Ta-Nehisi Coates in St. Louis

The above video shows a talk that journalist Ta-Nehisi Coates gave at Washington University in St. Louis on Wednesday, February 18. I had the distinct privilege of attending the talk (although finding my way through campus was a chore. I can’t believe I got my car through without running into a person, car, or other object). The talk covered a wide range of topics that included reparations, slavery, segregation, police brutality, democracy, white supremacy, and history. It was simultaneously incredible, inspiring, thought-provoking, and saddening. Those familiar with Coates’s work will not be surprised when I say that I really enjoyed the entire experience.

I could write an article-length piece sharing my thoughts on the talk, but for now I want to make but one brief point.

One of Coates’s central arguments, regardless of topic, is that Americans have yet to reckon with the wrongs of their history, and that they may very well never do so. As I listened to the talk I thought about an argument that Edward Baptist made in the introduction of his recent publication The Half Has Never Been Told: Slavery and the Making of American Capitalism that gels nicely with Coates’s. Too often, Baptist argues, we view slavery’s wrongs only in terms of citizenship and legal rights. We see things like voter disenfranchisement, the inability to testify in court and face one’s accuser, and exclusionary restrictions against freedom of worship, speech, and assembly as the primary wrongdoings of slavery. Thus we still run into people who attempt to argue that while slavery was unfortunate and wrong from a legal perspective, it had its social and economic “advantages” for both black and white people in the years before the Civil War. “America,” says Pat Buchanan, “has been the best country on earth for black folks. It was here that 600,000 black people . . . were introduced to Christian salvation [what does Frederick Douglass have to say about religious slaveholders?], and reached the greatest levels of freedom and prosperity blacks have ever known.”

But Baptist points out (and Coates might agree) that if slavery was wrong simply because of its abridgment of citizenship rights, then shouldn’t the extension of those rights to African Americans be a sufficient resolution for correcting past wrongdoings? Does it suffice to elect a black president and say we now live in a “post-racial” society? Or might there be more work ahead for us to overcome our past?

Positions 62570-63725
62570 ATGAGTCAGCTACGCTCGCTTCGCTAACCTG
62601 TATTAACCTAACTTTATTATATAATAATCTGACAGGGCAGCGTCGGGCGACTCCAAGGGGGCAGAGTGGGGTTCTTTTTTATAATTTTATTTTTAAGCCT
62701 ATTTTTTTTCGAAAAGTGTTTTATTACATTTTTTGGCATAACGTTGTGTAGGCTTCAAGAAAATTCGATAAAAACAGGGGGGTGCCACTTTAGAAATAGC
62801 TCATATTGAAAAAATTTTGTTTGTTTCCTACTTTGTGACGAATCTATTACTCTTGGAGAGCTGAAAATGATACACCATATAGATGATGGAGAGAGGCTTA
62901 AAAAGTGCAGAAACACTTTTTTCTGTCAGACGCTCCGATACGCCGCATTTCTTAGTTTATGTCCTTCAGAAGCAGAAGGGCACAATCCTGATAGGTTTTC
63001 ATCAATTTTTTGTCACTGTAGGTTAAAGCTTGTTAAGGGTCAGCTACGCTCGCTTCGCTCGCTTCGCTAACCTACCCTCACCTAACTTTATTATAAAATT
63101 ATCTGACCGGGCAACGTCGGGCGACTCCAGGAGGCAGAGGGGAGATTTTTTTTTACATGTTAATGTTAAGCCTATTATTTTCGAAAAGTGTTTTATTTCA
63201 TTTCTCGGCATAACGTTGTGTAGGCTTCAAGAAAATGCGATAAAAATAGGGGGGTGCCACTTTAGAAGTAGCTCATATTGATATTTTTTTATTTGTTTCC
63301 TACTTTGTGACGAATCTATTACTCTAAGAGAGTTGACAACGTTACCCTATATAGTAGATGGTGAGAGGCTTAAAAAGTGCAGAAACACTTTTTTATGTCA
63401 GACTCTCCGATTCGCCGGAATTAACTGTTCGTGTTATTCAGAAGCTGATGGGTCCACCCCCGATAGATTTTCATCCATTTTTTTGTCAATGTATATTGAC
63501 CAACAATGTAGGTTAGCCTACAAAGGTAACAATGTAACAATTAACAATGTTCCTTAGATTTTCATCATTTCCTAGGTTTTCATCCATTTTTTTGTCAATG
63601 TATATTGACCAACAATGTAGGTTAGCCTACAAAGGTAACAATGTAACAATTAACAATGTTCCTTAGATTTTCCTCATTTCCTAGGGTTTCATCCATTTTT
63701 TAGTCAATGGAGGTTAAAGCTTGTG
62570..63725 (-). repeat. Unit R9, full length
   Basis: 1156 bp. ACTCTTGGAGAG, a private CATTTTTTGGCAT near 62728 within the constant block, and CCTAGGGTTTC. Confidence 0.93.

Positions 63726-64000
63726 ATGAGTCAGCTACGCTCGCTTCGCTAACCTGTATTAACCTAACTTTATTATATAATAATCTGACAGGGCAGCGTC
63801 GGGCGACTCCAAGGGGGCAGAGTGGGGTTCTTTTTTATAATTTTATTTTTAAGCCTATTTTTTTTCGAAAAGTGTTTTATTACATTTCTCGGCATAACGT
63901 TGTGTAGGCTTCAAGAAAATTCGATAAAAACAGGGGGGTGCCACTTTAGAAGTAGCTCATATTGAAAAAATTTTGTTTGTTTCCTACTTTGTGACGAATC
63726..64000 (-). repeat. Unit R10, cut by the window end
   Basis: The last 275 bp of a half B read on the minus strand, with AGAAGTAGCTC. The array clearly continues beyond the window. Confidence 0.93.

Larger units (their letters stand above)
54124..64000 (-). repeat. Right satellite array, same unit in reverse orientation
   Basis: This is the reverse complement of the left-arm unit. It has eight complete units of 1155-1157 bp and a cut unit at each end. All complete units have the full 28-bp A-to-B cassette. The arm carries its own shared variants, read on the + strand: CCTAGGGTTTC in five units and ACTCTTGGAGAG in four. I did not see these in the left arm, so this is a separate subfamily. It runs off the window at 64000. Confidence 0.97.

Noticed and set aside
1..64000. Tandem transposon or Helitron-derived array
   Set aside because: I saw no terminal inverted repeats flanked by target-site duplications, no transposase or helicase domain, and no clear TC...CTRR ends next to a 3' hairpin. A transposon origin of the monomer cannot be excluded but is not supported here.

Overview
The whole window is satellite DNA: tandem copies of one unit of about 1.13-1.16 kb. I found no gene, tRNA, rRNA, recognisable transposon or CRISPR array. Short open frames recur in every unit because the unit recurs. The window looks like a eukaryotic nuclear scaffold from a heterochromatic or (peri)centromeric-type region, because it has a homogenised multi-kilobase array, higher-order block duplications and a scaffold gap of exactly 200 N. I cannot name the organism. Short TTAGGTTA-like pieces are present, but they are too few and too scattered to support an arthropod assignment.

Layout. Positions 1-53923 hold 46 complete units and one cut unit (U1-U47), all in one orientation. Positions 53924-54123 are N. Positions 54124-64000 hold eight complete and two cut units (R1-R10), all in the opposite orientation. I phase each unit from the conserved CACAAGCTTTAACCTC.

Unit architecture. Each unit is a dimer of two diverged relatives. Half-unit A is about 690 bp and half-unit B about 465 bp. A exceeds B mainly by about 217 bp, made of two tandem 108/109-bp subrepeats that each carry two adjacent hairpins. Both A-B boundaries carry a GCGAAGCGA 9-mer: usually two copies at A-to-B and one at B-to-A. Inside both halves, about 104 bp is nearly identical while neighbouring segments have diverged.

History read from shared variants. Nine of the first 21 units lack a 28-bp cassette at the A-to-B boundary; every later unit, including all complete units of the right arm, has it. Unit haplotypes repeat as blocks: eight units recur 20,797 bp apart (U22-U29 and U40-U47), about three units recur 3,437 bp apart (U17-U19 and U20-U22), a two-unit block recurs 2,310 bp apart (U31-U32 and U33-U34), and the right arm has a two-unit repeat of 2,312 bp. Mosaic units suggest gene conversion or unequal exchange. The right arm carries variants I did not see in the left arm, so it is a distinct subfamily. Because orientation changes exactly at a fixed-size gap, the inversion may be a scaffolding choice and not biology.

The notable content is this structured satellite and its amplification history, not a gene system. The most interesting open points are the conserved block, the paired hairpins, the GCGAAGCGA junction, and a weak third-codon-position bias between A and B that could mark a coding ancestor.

Coates–both in writing and in this talk–comes out in favor of reparations to African Americans. What would these reparations look like in terms of finances, recipients, and regulations? I don’t know, and I don’t think anyone knows. But what I do know is that both Coates and Baptist are right when they point out the sheer violence of our past. Slavery and Jim Crow did more than abridge citizenship rights: they plundered the fruits of black peoples’ labors through the use of democratic state violence and a legal system that allowed for the buying and selling of people during slavery and the threat of lynching and mob violence against blacks well into the 1950s. One group benefited from legalized violence against another and used the false logic of “race” (among other false logics) to justify the plunder. And the Civil Rights movement didn’t magically eradicate this history or make our country immune to any future wrongdoings after 1968.

This is our history, our burden, and our legacy. We all share a part in it. As I’ve stated time and again, history is there whether or not we acknowledge it. If we acknowledge the wrongs of the past, we put ourselves in a position to more precisely define them, critique them, understand them, and reckon with them. If we can’t talk honestly about the past, how can we say that we are talking honestly about the present?